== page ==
“PennDOT has informed me all road maintenance activities on SR 437 have been temporarily paused,” Ryncavage said Wednesday. “To address the issue of loose stone, PennDOT has introduced a regimen of regular clean-up using groomers. This measure aims to improve the immediate safety and comfort of motorists using the road.”

Ruddy advised motorists to be aware the road remains an active work area and drive accordingly.

“State Route 437 is an active seal coating project,” Ruddy said. “PennDOT asks motorists to be patient, drive the posted speed limit, and take their time while traveling through the active work zone.”

Lawmaker seeks long-term solutions

Looking forward, Ryncavage said PennDOT has outlined a detailed plan to rectify the situation comprehensively. Following the Labor Day weekend, Ryncavage said work on SR 437 will resume. PennDOT is taking proactive steps by engaging a new vendor to supply improved materials for the resurfacing project. Furthermore, the project will culminate with the application of the final seal coat, or “fog seal,” to ensure the road’s longevity and appearance.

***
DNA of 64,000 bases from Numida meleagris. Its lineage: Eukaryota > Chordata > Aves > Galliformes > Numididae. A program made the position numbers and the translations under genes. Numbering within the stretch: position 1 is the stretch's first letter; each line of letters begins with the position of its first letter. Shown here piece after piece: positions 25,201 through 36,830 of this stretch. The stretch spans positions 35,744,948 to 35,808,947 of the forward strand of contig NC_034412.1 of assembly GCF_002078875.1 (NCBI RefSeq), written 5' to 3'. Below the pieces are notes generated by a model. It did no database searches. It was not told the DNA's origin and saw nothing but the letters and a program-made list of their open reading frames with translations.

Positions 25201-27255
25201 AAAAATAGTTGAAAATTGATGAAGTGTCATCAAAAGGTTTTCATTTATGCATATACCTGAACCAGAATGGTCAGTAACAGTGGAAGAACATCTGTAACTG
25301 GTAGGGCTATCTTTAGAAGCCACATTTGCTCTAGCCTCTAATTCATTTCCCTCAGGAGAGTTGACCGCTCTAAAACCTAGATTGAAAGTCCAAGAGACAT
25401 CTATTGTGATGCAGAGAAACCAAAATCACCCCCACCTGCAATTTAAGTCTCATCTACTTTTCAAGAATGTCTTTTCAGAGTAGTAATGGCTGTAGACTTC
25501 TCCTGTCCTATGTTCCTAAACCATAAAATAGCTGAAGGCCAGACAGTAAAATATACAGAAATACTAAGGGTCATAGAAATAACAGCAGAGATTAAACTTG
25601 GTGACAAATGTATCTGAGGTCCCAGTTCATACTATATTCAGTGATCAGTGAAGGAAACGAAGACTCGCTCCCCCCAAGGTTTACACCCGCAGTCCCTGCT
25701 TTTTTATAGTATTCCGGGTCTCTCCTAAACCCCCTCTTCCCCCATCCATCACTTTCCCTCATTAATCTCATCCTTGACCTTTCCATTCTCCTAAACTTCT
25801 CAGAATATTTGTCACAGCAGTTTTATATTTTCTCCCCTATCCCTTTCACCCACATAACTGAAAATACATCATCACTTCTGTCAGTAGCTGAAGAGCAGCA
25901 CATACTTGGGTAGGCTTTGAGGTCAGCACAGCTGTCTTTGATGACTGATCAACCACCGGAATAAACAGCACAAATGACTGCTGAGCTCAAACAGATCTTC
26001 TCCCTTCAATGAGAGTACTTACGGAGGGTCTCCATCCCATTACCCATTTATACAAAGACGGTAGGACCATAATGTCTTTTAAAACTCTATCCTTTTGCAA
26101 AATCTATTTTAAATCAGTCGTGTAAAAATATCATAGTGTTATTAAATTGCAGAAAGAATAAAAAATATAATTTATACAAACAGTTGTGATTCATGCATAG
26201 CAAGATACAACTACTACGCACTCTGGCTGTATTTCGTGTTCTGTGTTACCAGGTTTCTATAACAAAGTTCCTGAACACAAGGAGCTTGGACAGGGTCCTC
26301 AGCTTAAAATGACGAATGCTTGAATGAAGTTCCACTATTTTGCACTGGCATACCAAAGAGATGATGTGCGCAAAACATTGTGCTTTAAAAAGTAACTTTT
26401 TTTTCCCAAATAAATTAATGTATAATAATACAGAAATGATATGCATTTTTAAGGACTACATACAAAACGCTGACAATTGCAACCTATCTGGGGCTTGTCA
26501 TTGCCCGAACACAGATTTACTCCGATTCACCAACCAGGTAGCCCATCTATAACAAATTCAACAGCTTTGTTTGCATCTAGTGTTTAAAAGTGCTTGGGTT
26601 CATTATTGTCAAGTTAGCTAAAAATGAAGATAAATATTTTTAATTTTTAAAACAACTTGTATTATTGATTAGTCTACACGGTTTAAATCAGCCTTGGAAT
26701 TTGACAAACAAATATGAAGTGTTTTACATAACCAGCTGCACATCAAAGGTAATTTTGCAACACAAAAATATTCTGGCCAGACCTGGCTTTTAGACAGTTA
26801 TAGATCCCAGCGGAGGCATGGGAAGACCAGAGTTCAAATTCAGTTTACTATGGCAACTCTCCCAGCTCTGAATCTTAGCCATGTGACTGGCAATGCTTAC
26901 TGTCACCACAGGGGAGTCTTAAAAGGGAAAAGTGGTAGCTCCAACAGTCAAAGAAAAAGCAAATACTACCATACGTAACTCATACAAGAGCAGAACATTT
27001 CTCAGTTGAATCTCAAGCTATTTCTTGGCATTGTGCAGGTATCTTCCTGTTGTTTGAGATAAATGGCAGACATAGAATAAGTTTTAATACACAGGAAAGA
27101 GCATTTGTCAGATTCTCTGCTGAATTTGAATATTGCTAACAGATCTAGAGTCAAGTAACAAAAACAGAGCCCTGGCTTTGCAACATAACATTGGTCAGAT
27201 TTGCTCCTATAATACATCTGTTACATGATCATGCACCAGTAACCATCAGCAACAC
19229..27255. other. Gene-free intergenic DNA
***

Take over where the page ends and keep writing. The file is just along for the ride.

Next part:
“While PennDOT’s actions will address the short-term problem, I have made it a legislative priority to investigate the overall use of tar and chip across the Commonwealth,” Ryncavage said. “As we move forward, I want to emphasize that during the upcoming fall legislative session, I’m committed to addressing the concerns surrounding tar and chip resurfacing head-on. I’m collaborating with the non-partisan Legislative Budget and Finance Committee to conduct a comprehensive study on the cost-effectiveness of this method of road repair,” he said.

“Additionally, I’m partnering with the Penn State Materials Lab to evaluate the safety and efficacy of the materials used in the tar and chip practice,” Ryncavage added.

Motorists speak out

The complaints and concerns and criticisms have lit up the community in recent days, including from members of our own team who use the road and have been affected.

Kerry Miscavage, a resident of White Haven who travels Route 437 daily, said the situation “is unfortunate.”